– Was it not May? Well, in July. We were told then that this would result in a great deal of unemployment. But until now fewer than 100 people have notified the employment service that they believe their change of jobs has been the result of tariff reduction. I predicted at that time that in the next 12 months we would probably have $700m more of exports than we had at that time and that we would still have our Australian industries functioning at full capacity and that demand would be sufficient for both. That has proved correct and that has been a great asset.
– It will be different in 12 months time.
– Would the honourable member suggest that we should not have taken that action because the situation might be different in 12 months time? What would the honourable member have done, about inflation? What would any of those who sit behind him have done? I say that as a result of the Government’s policy inflation is 10 per cent less today than it would have been had we not taken that action. I think the Australian people would agree that we have been thoroughly justified in our actions.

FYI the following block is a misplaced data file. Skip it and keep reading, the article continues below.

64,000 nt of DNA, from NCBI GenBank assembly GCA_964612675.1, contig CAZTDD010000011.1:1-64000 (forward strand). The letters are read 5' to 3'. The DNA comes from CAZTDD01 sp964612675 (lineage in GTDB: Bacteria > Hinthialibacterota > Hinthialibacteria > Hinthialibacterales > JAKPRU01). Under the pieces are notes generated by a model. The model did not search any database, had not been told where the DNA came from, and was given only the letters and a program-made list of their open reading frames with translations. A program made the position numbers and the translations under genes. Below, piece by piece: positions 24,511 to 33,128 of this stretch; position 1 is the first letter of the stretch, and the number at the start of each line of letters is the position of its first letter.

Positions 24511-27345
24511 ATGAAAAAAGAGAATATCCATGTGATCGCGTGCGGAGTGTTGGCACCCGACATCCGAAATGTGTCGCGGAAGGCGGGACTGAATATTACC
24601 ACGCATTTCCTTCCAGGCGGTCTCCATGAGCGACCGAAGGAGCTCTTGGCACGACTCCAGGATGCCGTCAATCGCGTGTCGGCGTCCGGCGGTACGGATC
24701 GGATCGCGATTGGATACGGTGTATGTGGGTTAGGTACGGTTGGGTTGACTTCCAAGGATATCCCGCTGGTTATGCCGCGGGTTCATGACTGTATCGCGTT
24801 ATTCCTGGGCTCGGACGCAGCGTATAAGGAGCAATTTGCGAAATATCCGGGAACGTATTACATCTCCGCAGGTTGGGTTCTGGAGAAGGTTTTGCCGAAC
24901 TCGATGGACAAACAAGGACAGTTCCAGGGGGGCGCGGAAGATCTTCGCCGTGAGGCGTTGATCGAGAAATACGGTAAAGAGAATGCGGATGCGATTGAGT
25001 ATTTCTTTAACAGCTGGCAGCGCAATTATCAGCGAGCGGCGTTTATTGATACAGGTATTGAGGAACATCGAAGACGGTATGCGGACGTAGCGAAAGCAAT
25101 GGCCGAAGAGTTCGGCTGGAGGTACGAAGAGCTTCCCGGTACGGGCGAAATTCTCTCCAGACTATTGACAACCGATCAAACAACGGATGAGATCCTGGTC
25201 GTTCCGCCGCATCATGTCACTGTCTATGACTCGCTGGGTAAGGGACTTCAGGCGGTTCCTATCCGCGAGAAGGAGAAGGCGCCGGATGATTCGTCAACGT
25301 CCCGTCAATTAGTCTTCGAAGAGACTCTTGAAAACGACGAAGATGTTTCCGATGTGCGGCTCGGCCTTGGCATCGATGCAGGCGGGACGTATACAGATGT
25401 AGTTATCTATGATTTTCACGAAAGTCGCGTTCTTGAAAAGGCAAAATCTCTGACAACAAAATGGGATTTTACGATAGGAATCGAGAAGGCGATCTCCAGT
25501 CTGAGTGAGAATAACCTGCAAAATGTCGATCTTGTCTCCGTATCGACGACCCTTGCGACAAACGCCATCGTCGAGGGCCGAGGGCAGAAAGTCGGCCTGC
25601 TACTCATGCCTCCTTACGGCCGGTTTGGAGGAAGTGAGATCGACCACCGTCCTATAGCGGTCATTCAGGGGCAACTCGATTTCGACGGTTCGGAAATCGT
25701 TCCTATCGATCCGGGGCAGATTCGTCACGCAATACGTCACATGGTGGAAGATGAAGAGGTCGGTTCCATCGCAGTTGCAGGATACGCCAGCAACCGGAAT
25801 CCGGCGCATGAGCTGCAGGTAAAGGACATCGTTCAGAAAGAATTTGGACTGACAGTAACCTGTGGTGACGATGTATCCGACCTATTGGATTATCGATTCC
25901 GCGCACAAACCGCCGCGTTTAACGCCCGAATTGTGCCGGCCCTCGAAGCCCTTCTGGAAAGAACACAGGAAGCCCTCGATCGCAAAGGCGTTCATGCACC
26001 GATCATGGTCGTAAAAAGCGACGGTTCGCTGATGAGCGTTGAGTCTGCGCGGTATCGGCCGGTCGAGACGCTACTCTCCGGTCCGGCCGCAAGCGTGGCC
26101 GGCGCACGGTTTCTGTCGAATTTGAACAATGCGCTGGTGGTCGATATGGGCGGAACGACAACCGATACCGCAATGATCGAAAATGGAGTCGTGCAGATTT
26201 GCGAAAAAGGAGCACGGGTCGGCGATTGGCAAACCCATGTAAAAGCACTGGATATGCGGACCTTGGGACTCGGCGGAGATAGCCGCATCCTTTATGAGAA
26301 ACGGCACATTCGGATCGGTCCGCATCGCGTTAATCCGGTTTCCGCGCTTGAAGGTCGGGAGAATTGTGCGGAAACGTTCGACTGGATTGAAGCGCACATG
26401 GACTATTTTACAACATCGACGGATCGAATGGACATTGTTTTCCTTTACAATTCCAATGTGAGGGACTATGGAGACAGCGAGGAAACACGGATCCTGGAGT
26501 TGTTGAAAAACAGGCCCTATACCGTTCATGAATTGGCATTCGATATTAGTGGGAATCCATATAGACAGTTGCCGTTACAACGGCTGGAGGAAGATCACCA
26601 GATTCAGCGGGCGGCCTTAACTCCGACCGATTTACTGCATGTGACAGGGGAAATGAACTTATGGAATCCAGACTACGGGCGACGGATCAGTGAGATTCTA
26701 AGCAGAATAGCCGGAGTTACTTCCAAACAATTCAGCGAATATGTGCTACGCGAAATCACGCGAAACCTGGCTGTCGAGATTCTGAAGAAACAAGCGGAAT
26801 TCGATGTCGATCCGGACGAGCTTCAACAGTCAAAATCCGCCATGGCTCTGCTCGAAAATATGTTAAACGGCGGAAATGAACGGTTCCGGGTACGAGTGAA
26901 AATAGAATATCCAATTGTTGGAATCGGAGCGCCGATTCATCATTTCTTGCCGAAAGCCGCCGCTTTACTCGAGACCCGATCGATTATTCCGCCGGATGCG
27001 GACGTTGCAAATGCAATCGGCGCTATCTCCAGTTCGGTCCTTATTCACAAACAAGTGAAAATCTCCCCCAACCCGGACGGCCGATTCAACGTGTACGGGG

The honourable member for Berowra talked about the automotive industry and mentioned that I said the other day that one did not need a crystal ball to expect that the Industries Assistance Commission would recommend a reduced tariff in relation to that industry. I did say that. I want people to know and I want the industry to know that this is the kind of decision that the Industries Assistance Commission would probably make. The honourable member asked me whether it is the Government’s tariff policy to accept the position taken by the Tariff Board in 1967 when it introduced certain arithmetic limits - 25 per cent, 50 per cent and so on. He tells me now that these arithmetic levels are not accepted by the Opposition. When I was on the other side of the House from 1967 to 1972, for 5 long years, I was continuously asking the Government the same question and I never got an answer. This is the first time that I have been asked this question as Minister for Overseas Trade and I will give honourable members opposite the answer now. It is not the policy of the Government to adopt the position of the Tariff Board as stated in 1967 with these arithmetic levels. But for 5 years when I was in Opposition I asked the then Government about this matter, but not one word of answer was ever given. This is the first time honourable members opposite have asked me this question and I am very glad to give them the answer.